NCPA - National Center for Policy Analysis


April 23, 2009

Congress and President Obama appear intent on pursuing two conflicting goals for public and private health care: reining in rising costs while also increasing spending in order to expand insurance coverage to more people, says Andrew J. Rettenmaier, Executive Associate Director of the Private Enterprise Research Center at Texas A&M University and a senior fellow with the National Center for Policy Analysis.

Health care spending is a growing share of the economy and forecasts  by the Congressional Budget Office (CBO) and the Office of the Actuary at the Centers for Medicare and Medicaid Services (CMS) suggest that it will continue to grow well into the future, says Rettenmaier:

  • Over the past four decades, the share of gross domestic product (GDP) spent on health care has more than tripled from 5 percent to 16 percent.
  • Recent CBO and CMS forecasts suggest that health care spending will top 30 percent by 2040.
  • The CBO's projections show that health care spending may grow to as much as 50 percent of GDP by 2082.

Given that 45 percent of health care spending is currently funded by government payers, future budget implications are staggering, says Rettenmaier.  For example, in addition to dedicated payroll taxes and premium payments, federal spending on Medicare will:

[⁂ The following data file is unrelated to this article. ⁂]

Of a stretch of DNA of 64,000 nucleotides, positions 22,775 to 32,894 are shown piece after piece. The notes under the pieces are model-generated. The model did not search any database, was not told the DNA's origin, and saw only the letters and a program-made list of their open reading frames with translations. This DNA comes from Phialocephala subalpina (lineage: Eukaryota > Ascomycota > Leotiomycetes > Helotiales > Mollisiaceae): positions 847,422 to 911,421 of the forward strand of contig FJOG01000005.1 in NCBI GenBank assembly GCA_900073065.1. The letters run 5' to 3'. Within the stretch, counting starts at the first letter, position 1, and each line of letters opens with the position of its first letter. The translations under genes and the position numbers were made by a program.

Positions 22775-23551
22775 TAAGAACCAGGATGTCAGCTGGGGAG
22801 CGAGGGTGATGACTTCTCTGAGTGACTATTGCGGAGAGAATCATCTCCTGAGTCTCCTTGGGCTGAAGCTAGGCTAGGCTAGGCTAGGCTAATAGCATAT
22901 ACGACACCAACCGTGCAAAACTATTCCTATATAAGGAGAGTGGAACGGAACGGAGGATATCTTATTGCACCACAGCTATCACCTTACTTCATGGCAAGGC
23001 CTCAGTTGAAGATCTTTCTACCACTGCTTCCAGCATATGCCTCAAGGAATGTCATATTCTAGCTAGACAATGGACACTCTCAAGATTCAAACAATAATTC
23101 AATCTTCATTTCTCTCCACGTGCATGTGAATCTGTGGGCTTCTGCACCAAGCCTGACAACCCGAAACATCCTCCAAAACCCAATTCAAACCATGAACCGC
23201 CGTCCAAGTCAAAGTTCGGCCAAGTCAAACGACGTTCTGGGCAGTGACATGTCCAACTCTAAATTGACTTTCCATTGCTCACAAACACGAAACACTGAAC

• Require funding equal to 36 percent of federal income taxes by 2030, based on the CMS forecast.
  • Require funding equal to almost 70 percent of federal income taxes by midcentury, based on the CBO forecast.

The CBO and CMS forecasts assume that health care growth will moderate.  But what will cause this moderation?  Will health care be rationed?  Will additional constraints be placed on providers?  Will patients choose between health care and other uses of money?  In other words, these forecasts assume tough choices will be made.  How these choices are made will frame public policies in coming years, says Rettenmaier.

Source: Andrew J. Rettenmaier, "Health Care Spending Forecasts," National Center for Policy Analysis, Brief Analysis No. 654, April 23, 2009.

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